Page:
The IT Impact: How COVID-19 Has Changed the Game

How clouds, UCC and VDI are helping companies weather the global pandemic

Bryson Hopkins
The IT Impact: How COVID-19 Has Changed the Game

When we turned the corner on this new decade, no one imagined that a global pandemic would alter the course of the global economy so dramatically. But as the World Bank reports, “COVID-19 has triggered the deepest global recession in decades.”[i] In looking at how information technology (IT) can help companies and their customers weather this storm, we turned to the industry experts to learn more about where today’s businesses are putting their valuable IT investments. The new normal that is emerging is businesses everywhere are pivoting to a new reality of remote work and contactless interaction.

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In late 2019, prior to COVID-19 escalating to a global pandemic, TechTarget conducted its 2020 IT Priorities Survey. The top five IT spending drivers (as seen in the diagram below) reflect technology trends that we’ve seen with our customers before the pandemic and during, as they navigate the new normal of a growing remote workforce. As reported by TechTarget, network and infrastructure modernization, digital transformation, cybersecurity, cloud computing and artificial Intelligence (AI) are still top of mind for IT teams amid the pandemic.[ii]

Source: TechTarget

Though TechTarget’s findings indicate that businesses are still maintaining their strategic IT course during the general economic downturn, it’s not going to be smooth sailing given the recent cuts in IT budgets and an uncertain future in terms of when and where new revenue will be coming in. According to Gartner, “Even as businesses in many industries and regions race to reopen, the COVID-19 pandemic
still poses global economic issues. The 2020 IT spending across industries is expected to fall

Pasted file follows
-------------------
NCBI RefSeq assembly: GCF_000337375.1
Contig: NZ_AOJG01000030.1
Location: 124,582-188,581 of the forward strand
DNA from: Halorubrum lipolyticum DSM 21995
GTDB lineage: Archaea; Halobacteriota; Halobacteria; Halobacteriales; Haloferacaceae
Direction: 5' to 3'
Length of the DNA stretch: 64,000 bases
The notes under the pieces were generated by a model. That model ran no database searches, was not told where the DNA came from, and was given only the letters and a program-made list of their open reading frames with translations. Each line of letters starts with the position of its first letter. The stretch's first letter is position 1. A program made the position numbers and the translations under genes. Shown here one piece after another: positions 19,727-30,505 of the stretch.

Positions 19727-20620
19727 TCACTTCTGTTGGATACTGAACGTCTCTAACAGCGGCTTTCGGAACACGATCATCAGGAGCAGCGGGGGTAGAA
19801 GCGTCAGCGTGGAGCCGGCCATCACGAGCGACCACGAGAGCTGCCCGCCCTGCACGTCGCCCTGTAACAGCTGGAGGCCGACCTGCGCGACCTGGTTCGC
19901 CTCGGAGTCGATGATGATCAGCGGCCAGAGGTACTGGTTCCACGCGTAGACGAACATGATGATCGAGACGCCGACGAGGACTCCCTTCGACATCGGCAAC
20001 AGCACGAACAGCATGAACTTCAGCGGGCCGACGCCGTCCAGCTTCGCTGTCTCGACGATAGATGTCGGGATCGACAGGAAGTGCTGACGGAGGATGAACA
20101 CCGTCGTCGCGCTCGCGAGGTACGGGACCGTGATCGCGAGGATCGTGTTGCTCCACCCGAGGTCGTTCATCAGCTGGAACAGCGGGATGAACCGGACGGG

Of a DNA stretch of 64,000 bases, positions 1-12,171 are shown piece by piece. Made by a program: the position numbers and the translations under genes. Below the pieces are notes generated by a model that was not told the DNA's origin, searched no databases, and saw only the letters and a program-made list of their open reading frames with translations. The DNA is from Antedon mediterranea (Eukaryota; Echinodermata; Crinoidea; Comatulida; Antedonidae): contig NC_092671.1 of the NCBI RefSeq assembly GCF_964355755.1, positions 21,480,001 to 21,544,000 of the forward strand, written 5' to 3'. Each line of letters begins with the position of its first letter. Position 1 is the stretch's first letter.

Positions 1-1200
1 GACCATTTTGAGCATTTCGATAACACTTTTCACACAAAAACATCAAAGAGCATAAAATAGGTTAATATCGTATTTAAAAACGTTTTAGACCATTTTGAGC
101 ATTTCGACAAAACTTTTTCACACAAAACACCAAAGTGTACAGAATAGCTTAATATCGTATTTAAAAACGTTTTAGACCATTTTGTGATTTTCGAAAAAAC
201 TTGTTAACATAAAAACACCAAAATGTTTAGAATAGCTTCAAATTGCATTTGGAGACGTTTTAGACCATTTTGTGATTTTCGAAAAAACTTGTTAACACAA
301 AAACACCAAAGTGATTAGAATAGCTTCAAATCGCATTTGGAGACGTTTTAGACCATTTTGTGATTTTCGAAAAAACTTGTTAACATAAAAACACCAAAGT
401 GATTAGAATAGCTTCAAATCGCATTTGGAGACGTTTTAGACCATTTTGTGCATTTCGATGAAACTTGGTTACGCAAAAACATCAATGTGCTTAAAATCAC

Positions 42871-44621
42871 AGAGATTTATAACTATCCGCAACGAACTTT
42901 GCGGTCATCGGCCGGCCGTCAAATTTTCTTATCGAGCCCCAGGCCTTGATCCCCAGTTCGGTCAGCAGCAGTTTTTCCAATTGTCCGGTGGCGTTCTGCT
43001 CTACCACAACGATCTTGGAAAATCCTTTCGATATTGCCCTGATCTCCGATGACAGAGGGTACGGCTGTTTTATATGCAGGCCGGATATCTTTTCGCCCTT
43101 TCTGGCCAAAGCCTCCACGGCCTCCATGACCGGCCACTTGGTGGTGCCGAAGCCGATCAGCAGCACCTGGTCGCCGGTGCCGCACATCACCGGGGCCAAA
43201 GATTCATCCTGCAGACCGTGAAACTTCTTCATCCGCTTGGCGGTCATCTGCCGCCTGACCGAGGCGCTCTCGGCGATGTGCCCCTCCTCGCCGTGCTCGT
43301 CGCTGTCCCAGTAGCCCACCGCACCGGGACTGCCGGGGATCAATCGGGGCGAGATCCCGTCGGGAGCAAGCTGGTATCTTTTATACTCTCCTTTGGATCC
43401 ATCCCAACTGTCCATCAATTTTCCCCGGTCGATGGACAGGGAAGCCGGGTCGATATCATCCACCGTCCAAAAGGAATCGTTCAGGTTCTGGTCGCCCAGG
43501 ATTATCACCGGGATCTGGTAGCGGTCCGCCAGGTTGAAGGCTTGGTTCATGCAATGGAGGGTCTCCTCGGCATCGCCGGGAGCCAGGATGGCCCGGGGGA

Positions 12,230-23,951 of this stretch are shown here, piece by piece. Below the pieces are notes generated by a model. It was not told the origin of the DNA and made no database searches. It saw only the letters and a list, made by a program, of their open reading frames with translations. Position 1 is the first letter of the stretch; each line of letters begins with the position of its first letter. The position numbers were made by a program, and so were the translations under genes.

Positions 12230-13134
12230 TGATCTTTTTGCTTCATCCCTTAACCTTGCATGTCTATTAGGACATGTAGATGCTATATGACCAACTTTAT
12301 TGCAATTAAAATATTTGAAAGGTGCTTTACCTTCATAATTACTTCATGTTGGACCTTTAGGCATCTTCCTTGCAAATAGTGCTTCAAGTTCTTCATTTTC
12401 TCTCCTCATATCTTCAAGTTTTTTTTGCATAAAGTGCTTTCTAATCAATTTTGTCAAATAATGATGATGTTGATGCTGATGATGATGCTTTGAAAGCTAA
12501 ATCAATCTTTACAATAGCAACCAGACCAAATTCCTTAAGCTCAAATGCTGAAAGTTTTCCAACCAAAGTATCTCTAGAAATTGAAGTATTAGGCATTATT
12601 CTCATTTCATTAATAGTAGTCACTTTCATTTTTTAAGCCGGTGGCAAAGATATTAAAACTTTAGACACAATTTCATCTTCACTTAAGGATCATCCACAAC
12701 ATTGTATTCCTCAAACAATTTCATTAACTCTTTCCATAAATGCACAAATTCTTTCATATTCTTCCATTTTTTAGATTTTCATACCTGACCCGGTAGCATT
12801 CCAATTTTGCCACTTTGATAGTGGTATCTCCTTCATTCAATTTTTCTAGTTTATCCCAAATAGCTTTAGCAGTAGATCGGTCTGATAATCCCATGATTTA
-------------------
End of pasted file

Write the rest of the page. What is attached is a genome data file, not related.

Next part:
6.3% (in constant U.S. dollars), down from 4.6% expected in the pre-pandemic period.”[iii]

Cloud computing is moving forward

Respondents in IDC’s COVID-19 Impact on IT Spending survey cited (1) Cloud Computing, (2) Workforce Performance Management, and (3) Cloud Software as being the tech investments that will benefit the most from increased demand.[iv] Companies are increasingly turning to cloud services to extend or replace their physical IT capabilities faster and to gain greater agility. We see our customers accelerating their deployments of hybrid multicloud infrastructures that leverage multiple cloud and SaaS providers such as AWS, Microsoft Azure, Google Cloud, Cisco Webex, Zoom, SAP and Salesforce. Much of the heightened demand is due to the pandemic interrupting the IT supply chain, with components not being available, physical IT equipment slow to arrive and personnel not being able to enter companies facilities to install it.

We also see how companies are turning to projects that solve immediate needs and demonstrate a faster ROI, while putting larger-scope transformation projects on hold for now. Many companies went through emergency-response IT triage processes and are now optimizing what they can without making major project investments. However, many companies are on the cusp of making more investments in projects that digitize processes and remove human touch/interaction.

Unified Communications and Collaboration (UCC) takes center stage